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Posts Tagged ‘Herbs’

Companion Planting

Each spring as we make plans for planting our vegetable gardens, one of our guides is the ancient tradition of companion planting. Companion plants are mutually beneficial, helping each other by increasing nutrient uptake, pollination, productivity, or by controlling pests. You should also be aware that certain plants should not be planted near each other as they will hinder productivity.

Using companion plants to repel pests is part of a practice known as integrated pest management or IPM, which is a holistic approach to preventing plant damage. Using IPM techniques will almost always solve a pest problem and save you from having to use pesticides.

Further down the path of polyculture are practices such as intercropping and trap cropping, but today we’re going to keep it simple — sort of. A comprehensive exploration of companion planting would take a book-length post and we’re already late with this one, so we’ll stick to the most commonly planted vegetables.

Let’s start by saying if you could only plant one plant to prevent pest damage, that would be the marigold. This little soldier repels all manner of bad bugs. Plant lots of it around your vegetable garden. Nasturtiums are another star of pest control, as is oregano. You’ll start to see some patterns emerging as you learn more.

Asparagus

Companions: basil, parsley, tomato.

Pest control: marigold deters beetles.

Beans

Companions: beet (bush beans only), cabbage family, carrot, celery, chard, corn (see Three Sisters), cucumber, eggplant, pea, potato, radish, strawberry.

Pest control: marigold, nasturtium, rosemary and summer savory deter bean beetles.

Helpers: summer savory improves flavor.

Don’t plant near: garlic, fennel, onion and shallots.

Beets

Companions: bush bean, cabbage family, kohlrabi, lettuce, onion.

Helpers: catnip, mint. Garlic improves growth and flavor.

Don’t plant near: runner or pole beans (stunts growth) and mustard.

Cabbage Family: (bok choy, broccoli, Brussels sprouts, cabbage, cauliflower, Chinese cabbage, collard, kale, kohlrabi, rutabaga, turnips)

Companions: beet, celery, chard, lettuce, onion, potato, spinach.

Pest control: catnip, hyssop, mint, rosemary, sage, tansy and thyme deter cabbage moths. Mint deters ants. Nasturtium deters beetles and aphids. Tansy deters cutworm.

Helpers: chamomile and garlic improve growth and flavor. Dill improves growth and health. Mint improves flavor and health.

Don’t plant near: kohlrabi and tomatoes stunt each other’s growth.

Carrots:

Companions: bean, lettuce, onions, pea, pepper, radish and tomato.

Pest control: rosemary and sage deter carrot fly.

Don’t plant near: dill retards growth.

Celery

Companions: bean, cabbage family, tomato.

Pest control: chive, garlic and nasturtium deter aphids.

Chard

Companions: bean, cabbage family, and onion.

Corn

Companions: bean, cucumber, melon, parsley, pea, potato, pumpkin, squash.

Pest control: marigold and white geranium deter Japanese beetles.

Don’t plant near: tomato attracts the same worm.

Cucumber

Companions: bean, cabbage family, corn, pea, radish, tomato.

Pest control: marigold and nasturtium deter beetles. Tansy deters ants, beetles, bugs and flying insects. Oregano deters pests in general.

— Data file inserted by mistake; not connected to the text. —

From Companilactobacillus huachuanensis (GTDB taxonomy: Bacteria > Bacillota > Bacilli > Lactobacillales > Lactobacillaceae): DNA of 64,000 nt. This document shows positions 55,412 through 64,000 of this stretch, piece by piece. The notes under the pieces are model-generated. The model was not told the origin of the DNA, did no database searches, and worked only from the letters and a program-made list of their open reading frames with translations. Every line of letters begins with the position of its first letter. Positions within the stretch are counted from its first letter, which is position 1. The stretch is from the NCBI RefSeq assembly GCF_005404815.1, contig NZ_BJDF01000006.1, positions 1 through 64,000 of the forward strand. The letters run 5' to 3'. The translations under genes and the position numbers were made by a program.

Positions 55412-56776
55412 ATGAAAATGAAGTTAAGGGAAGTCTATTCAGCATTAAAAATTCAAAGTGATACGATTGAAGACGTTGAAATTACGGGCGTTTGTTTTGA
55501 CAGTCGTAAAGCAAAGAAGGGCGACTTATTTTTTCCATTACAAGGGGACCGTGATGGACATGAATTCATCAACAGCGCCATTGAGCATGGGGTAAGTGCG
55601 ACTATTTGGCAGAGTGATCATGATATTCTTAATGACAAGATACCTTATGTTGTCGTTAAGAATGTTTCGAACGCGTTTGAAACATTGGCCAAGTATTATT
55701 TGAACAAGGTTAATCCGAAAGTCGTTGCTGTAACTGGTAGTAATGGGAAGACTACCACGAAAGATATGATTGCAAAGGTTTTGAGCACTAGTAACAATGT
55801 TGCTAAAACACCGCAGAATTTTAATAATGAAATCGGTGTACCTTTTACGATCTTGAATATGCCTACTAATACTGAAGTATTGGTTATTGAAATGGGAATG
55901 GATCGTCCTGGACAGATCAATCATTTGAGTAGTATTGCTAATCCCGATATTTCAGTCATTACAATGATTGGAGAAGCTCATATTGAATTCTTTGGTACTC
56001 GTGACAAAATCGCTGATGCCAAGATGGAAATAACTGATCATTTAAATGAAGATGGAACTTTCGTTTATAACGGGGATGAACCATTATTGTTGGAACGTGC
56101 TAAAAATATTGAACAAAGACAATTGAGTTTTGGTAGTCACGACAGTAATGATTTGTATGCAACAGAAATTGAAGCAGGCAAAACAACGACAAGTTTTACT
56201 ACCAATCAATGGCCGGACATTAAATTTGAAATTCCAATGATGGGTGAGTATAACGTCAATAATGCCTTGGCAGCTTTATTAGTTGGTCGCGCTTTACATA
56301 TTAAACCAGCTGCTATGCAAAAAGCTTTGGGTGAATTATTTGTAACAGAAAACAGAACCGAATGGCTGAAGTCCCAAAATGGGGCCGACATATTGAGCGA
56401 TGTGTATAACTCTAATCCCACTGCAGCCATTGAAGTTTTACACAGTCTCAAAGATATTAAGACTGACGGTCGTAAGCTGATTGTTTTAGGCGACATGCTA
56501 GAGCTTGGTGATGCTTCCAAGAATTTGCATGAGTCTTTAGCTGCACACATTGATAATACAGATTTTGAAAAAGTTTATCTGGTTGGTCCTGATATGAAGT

Helpers: nasturtium improves growth and flavor.

Don’t plant near: sage.

Eggplant

Companions: bean, pepper.

Pest control: marigold deters nematodes.

Helpers: tarragon, mint.

Lettuce

Companions: beet, cabbage family, carrot, onion, radish, strawberry.

Pest control: chives and garlic deter aphids.

Melons

Companions: corn, pumpkins, radish, squash.

Pest control: marigold and nasturtium deter beetles. Mint deters cabbage moth and ants. Oregano deters pests in general.

Helpers: mint improves flavor and health.

Onions

Companions: beet, cabbage, carrot, chard, lettuce, pepper, strawberry, tomato.

Helpers: chamomile and summer savory improve growth and flavor.

Parsley

Companions: asparagus, corn, tomato.

Peas

Companions: bean, carrot, corn, cucumber, radish, turnip.

Pest control: chive deters aphids.

Helpers: mint improves health and flavor.

Don’t plant near: garlic and onion will stunt growth.

Peppers

Companions: carrot, eggplant, onion, tomato.

Potatoes

Companions: beans, cabbage family, corn, eggplant, pea.

Pest control: marigold deters beetles. Horseradish provides general protection when planted at the corners of the potato patch.

Don’t plant near: tomatoes are attacked by the same blight.

Pumpkins

Companions: corn, melon, squash.

Pest control: marigold and nasturtium deter beetles. Oregano provides general protection from pests.

Radishes

Companions: corn, melons, squash.

Helpers: chervil and nasturtium improve growth and flavor.

Don’t plant near: hyssop.

Spinach

Companions: cabbage family, strawberry.

Pest control: borage deters worms. Marigold deters beetles. Nasturtiums deters beetles and squash bugs. Oregano provides general protection.

Helpers: borage improves growth and health.

Strawberry

Companions: bean, lettuce, onion, spinach, thyme.

Pest control: borage improves resistance to insects and disease. A border of thyme will deter worms.

Don’t plant near: cabbage.

Tomatoes

Companions: asparagus, carrot, celery, cucumber, onion, parsley, pepper.

Pest control: basil repels flies and mosquitoes. Borage deters tomato worm. Marigold deters nematodes and tomato worm and pests in general.

Helpers: Basil, bee balm, borage, chives, and mint improve flavor and growth.

Don’t plant near: corn attracts the same worm. Mature dill retards tomato growth (although young dill helps growth and health). Kohlrabi stunts tomato growth. Potatoes attract the same blight.

Turnips

Companions: pea.


Many thanks to Cass County Extension where I got much of this information. If you want to know more about companion planting there are two book titles that I ran across over and over again while researching this post: Carrots Love Tomatoes: Secrets of Companion Planting for Successful Gardening by Louise Riotte and Great Garden Companions by Sally Jean Cunningham.

Apologies to folks in the warmer climes for not getting to this sooner, but there are still many tips that you can use this season.